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Power Rangers Megaforce Episode Review: “Harmony and Dizchord”

March 10, 2013

Give me the beat boys, and free my soul…
(Screencaps provided by @Rangercrew/Megaforcecast.com)

It’s time to start the second quarter of the first season of Megaforce. We’re almost at the end of the first major arc of the season, and the writers and actors have had time to see what works and what doesn’t. The time to give free passes is over, and it is time for everyone to step up their game.

Clearly, Megaforce has shown that it has learned from the mistakes of Samurai/Super Samurai, and won’t fall into any of the extremely obvious issues that happened last season…

… Right?

… Well, that depends. There’s quite a few things to discuss with this week’s episode. Some of it is good… and some of it is frustrating. Let’s take a look at just what happened with this episode…

Emma (Oh, and Troy is there too for some reason.):

So, oddly enough in an episode like this, Emma received a little bit more backstory. Apparently she also likes to sing in her spare time. And although the episode never outright stated (or made it pretty clear), it helps her have a connection to her mother since she’s apparently dead. Or is no longer around. Regardless, it helps flesh out Emma a little more, which is fine by me. I wish we could have had something like this with Emma last episode, but it’s still early enough to correct that mistake. We also get to hear her sing twice in the episode, which apparently has some people in the fandom are questioning whether or not it is actually her singing, since her singing voice and normal voice are a bit different. Personally, I don’t really care. I questioned last year whether or not Mia was actually singing in “Heavy Metal”, but went along with it anyway. Point is, the singing was good, and hit home the point that Emma could sing well. I honestly didn’t hear that big a difference between the two voices (either that, or I’m tone-deaf like Mr. Burley…), so it doesn’t really matter to me. Emma (the character) can sing well. Moving on.

The unfortunate problem (one of many this episode has…) is that they set up character development for Emma (And Troy for that matter, as he was the one that found Emma in the woods), and they proceed to drop it for the rest of the episode. We have Emma tell Troy about how her hobby helps her feel close to her mother, and then Troy and Emma don’t hang out on their own again for the rest of the episode (Besides when he ran to get Emma over to the “concert” area. That doesn’t count. And we’ll get to that stupid plot resolution in a moment…)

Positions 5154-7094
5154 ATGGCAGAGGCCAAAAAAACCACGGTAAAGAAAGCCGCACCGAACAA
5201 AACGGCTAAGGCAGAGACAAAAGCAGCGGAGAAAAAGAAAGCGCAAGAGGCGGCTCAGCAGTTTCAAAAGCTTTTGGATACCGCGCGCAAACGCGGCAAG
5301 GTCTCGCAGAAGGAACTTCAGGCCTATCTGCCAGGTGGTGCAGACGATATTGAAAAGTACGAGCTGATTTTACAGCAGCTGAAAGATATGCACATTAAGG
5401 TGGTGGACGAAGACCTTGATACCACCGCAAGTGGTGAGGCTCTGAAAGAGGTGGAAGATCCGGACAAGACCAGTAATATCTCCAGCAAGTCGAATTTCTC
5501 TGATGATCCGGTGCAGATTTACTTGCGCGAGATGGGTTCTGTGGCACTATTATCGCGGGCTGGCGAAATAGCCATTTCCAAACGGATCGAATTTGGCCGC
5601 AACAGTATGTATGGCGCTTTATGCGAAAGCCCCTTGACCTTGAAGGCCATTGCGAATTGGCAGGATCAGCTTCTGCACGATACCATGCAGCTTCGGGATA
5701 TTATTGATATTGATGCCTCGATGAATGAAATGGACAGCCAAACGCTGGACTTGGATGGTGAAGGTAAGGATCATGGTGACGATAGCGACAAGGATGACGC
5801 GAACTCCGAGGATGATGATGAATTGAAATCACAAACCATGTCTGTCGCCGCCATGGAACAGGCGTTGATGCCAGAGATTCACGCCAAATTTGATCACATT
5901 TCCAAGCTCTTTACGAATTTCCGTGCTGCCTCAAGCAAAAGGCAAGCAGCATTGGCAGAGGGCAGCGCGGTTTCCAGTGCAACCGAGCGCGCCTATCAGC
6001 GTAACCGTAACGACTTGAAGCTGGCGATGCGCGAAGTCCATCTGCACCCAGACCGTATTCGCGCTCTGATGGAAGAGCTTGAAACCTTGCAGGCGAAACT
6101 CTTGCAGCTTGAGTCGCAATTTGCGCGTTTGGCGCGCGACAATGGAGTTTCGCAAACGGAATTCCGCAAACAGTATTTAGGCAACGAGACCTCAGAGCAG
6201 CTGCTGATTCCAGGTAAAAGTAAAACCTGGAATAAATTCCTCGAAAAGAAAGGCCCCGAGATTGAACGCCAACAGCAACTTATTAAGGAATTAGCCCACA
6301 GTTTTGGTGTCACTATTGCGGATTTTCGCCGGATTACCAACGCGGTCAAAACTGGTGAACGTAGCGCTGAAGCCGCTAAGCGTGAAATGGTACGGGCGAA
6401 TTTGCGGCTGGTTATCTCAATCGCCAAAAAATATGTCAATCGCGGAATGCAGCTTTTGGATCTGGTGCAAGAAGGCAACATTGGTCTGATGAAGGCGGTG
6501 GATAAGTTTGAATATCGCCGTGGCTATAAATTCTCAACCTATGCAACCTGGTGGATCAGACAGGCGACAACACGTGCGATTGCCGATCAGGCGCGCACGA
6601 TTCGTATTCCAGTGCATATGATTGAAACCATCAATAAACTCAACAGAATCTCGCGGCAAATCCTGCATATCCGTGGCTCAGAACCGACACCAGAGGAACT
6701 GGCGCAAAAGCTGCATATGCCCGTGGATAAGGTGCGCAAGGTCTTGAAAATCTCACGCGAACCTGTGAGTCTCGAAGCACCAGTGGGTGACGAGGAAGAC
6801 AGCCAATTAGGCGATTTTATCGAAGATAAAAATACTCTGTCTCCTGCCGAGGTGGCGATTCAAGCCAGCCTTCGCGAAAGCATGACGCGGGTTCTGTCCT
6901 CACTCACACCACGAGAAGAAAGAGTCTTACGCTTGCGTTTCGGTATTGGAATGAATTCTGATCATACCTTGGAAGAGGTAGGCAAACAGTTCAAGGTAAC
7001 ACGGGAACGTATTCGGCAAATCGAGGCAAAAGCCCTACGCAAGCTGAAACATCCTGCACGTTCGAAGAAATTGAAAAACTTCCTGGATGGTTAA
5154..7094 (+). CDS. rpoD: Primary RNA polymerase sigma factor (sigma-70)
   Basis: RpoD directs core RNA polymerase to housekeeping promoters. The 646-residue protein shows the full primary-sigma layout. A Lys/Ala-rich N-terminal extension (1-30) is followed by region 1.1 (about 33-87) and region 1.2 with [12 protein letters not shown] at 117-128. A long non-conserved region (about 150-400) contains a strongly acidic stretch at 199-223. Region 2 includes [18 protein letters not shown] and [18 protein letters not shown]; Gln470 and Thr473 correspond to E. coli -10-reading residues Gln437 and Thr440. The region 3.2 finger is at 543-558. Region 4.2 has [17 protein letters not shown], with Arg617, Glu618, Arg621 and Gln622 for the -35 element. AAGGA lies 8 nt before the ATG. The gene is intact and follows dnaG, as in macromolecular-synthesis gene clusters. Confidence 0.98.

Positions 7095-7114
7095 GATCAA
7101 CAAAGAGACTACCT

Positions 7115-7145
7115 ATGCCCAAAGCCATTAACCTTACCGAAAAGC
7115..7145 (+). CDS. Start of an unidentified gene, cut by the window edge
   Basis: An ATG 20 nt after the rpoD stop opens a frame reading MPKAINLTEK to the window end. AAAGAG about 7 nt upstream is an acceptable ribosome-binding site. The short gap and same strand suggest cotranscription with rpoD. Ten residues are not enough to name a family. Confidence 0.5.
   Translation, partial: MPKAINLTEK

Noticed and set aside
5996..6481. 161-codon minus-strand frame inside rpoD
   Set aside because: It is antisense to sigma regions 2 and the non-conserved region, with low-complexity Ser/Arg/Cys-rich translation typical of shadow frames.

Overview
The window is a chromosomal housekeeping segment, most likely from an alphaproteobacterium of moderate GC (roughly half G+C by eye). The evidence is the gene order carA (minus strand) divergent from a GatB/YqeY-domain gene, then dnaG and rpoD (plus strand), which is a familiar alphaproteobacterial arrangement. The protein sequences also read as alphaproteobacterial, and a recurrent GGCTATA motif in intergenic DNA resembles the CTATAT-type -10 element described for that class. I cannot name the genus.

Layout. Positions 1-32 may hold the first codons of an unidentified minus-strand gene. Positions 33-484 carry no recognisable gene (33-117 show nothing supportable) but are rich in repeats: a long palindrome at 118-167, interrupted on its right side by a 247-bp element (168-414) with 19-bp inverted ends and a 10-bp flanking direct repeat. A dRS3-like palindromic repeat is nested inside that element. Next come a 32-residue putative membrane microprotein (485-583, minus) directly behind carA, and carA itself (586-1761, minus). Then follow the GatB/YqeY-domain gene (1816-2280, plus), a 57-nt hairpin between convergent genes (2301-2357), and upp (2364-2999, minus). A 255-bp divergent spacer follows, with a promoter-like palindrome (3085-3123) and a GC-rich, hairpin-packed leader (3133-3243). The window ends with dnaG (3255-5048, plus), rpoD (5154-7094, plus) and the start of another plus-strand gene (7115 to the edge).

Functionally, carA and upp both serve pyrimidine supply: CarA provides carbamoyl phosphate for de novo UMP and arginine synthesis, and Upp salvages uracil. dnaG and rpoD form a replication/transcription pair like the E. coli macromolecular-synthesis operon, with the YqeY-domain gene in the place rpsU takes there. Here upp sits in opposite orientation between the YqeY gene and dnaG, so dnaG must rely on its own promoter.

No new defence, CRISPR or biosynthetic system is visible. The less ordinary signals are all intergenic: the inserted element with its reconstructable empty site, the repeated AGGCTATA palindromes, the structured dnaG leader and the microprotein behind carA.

It has become clear that while Megaforce is doing a fantastic job of setting up characters from the start (except with Troy…), it’s having an issue moving forward with character development. I’m glad that we know a tiny bit more about Emma. That’s fantastic, and it makes her more likable. But why stop there? I’m not even asking for some massive, season long character arc for the character. Noah had an episode where he questioned whether he was worthy to be a power ranger, and thought that maybe he needed to be a little bit stronger physically. And by the end of the episode, he learned that he just needed to be more confident in himself, because sometimes a strong will (at least in the Power Rangers Universe) is all you need to get the job done. Simple character arc that lasts an episode, helps develop Noah a bit, and makes us more interested in what happens to him throughout the season. Why couldn’t they do that with Emma this episode? There wasn’t any new zord to introduce this time around, or any significant plot points to move along “the story”. This was a perfect opportunity to give Emma a character focus episode and the ball was dropped. Not to mention, another opportunity to finally give Troy some backstory/depth was once again not taken.

It’s such a shame too, because I didn’t really have any issues with any of the actors this episode. Yes, Troy is still the weakest of the group. I think at this point, that isn’t going to change anytime soon (at least for this season). But I wasn’t frustrated with his acting at any time. His ADR has been slowly improving, as has Emma’s. Again, the bulk of the problem lies with the writers. Troy could probably be more likable to the audience if given a little more depth. Like his mysterious past that was brought up by Gosei in episode 1 and never addressed again. Or, forget about the tragic past a focus on him being a loner with martial arts training, and use character focus episodes where has one-on-one time with each character, and learns to be a better leader/friend through learning about them/giving advice. Again, it’s just a shame that the writers keep giving these little nuggets here and there that make you think we’re getting character development, and then nothing happens. The Noah treatment needs to happen with the other rangers. There’s no excuse for this at this point.

The Villains: